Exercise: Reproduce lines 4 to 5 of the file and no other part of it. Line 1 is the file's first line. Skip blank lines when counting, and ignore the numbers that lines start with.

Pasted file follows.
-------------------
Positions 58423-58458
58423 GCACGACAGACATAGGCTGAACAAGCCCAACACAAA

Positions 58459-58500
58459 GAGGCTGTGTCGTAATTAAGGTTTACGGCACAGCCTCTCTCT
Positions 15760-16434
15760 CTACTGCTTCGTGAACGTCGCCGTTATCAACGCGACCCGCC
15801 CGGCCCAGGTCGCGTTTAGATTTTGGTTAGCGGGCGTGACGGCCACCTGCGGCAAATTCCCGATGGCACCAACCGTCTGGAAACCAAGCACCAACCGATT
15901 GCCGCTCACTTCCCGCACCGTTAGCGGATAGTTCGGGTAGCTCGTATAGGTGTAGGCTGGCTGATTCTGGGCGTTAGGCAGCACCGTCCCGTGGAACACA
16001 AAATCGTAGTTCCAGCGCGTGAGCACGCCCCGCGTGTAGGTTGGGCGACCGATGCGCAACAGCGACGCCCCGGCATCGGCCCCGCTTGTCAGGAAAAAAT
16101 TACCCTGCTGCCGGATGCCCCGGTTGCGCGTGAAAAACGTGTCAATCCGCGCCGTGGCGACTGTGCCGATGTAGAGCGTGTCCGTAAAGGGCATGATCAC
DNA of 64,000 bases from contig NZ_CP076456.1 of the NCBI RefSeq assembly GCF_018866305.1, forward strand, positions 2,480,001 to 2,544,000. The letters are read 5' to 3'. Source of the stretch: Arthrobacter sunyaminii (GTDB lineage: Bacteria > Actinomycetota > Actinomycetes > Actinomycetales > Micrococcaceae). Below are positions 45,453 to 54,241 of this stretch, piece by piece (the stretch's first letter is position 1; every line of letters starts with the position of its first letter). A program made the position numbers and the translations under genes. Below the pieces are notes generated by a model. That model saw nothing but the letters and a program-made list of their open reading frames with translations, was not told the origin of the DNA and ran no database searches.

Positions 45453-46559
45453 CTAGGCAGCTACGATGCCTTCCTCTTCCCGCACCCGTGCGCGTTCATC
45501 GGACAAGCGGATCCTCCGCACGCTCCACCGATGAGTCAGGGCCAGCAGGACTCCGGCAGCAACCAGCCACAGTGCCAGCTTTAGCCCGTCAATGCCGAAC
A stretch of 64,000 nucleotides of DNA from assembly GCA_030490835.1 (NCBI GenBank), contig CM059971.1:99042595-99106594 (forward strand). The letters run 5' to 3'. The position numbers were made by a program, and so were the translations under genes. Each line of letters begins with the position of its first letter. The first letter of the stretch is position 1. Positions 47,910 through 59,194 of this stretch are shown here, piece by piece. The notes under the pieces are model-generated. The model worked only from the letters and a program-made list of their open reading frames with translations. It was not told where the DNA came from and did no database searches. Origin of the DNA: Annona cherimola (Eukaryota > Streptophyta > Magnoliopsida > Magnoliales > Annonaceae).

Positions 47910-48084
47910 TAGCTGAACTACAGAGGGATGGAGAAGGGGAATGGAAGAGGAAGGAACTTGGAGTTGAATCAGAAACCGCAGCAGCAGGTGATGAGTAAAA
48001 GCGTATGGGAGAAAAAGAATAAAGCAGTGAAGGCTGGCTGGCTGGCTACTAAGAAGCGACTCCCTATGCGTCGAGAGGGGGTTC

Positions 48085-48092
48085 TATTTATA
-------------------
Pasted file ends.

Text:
58459 GAGGCTGTGTCGTAATTAAGGTTTACGGCACAGCCTCTCTCT
Positions 15760-16434